It's possible that it's not a mutation in one gene, but a combination of mutations in multiple genes, that render a small number of people immune to COVID. Targeting multiple genes without causing any unwanted side-effects can be tricky and would make it much harder to harness this knowledge for anti-COVID drugs.What medicine helps with COVID? ›
Managing COVID-19 symptoms
Most people with COVID-19 have mild illness and can recover at home. You can treat symptoms with over-the-counter medicines, such as acetaminophen (Tylenol) or ibuprofen (Motrin, Advil), to help you feel better. Learn more about what to do if you are sick.
In infected individuals, the peak viral load occurred on day 5, with the virus first detected in the throat and then rising to significantly higher levels in the nose.What does the very beginning of COVID feel like? ›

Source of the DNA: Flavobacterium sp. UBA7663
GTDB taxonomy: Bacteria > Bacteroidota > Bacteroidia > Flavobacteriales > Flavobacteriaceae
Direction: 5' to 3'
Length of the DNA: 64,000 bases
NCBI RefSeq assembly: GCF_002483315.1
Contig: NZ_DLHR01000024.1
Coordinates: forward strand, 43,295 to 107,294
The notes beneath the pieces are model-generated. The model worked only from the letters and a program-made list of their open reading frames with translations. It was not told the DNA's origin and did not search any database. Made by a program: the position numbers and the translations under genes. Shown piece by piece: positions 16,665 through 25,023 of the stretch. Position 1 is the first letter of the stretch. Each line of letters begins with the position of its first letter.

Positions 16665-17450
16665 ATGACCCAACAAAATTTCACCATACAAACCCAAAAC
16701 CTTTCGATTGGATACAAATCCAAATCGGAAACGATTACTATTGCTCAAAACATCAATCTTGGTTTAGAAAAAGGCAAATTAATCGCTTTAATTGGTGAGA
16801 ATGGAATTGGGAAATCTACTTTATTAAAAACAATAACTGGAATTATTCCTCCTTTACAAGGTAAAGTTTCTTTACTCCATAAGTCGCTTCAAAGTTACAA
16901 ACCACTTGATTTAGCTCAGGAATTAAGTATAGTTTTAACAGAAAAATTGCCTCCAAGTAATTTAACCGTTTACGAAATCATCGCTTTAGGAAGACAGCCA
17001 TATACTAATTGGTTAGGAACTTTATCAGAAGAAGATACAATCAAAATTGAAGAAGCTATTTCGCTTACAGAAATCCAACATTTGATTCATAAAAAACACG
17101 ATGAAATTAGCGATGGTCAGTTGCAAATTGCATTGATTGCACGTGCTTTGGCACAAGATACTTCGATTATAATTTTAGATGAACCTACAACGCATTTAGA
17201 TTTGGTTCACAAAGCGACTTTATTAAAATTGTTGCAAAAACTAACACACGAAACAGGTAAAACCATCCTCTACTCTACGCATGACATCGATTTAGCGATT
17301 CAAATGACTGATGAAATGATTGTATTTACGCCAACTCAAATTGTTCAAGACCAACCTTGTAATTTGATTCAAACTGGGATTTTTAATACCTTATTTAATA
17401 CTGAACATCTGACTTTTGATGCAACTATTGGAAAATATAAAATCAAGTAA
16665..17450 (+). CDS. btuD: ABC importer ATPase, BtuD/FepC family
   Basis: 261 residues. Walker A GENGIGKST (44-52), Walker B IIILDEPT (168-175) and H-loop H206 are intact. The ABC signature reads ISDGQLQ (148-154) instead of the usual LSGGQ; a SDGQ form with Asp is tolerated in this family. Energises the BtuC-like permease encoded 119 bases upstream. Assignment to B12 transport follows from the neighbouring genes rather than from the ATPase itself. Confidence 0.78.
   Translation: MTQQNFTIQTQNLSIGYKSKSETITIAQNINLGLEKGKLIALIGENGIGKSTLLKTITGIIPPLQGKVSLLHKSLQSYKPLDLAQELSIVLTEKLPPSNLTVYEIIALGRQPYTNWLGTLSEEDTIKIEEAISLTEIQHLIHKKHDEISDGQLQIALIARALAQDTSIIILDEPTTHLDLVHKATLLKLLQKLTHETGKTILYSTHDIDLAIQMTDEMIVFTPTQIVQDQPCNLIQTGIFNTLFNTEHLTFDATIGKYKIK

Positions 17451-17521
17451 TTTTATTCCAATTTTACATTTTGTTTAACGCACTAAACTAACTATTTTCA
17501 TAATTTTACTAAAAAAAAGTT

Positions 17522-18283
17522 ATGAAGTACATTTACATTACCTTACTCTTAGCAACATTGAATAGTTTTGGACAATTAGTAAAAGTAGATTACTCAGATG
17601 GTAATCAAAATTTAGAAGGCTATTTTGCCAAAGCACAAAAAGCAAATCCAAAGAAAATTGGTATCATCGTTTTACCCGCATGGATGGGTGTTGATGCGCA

Fever or chills. Cough. Shortness of breath or difficulty breathing. Fatigue.
Black Death: 75-200M (1334-1353)
The second pandemic of the bubonic plague likely sprang up in north-eastern China, killing maybe five million, fast. It moved west, through India, Syria and Mesopotamia. In 1346 it struck a trading port called Kaffa in the Black Sea.
- the air as droplets or aerosol particles.
- faecal-oral spread.
- blood or other body fluids.
- skin or mucous membrane contact.
- sexual contact.
The number of people affected was exponentially growing and the World Health Organization (WHO) upgraded COVID-19 to a pandemic in March 2020. Pandemics are known to cause large-scale social disruption, economic loss, and general hardship, and COVID-19 has been no exception.When did COVID vaccines start? ›
Vaccinations in the United States began on December 14, 2020.Is COVID a cold? ›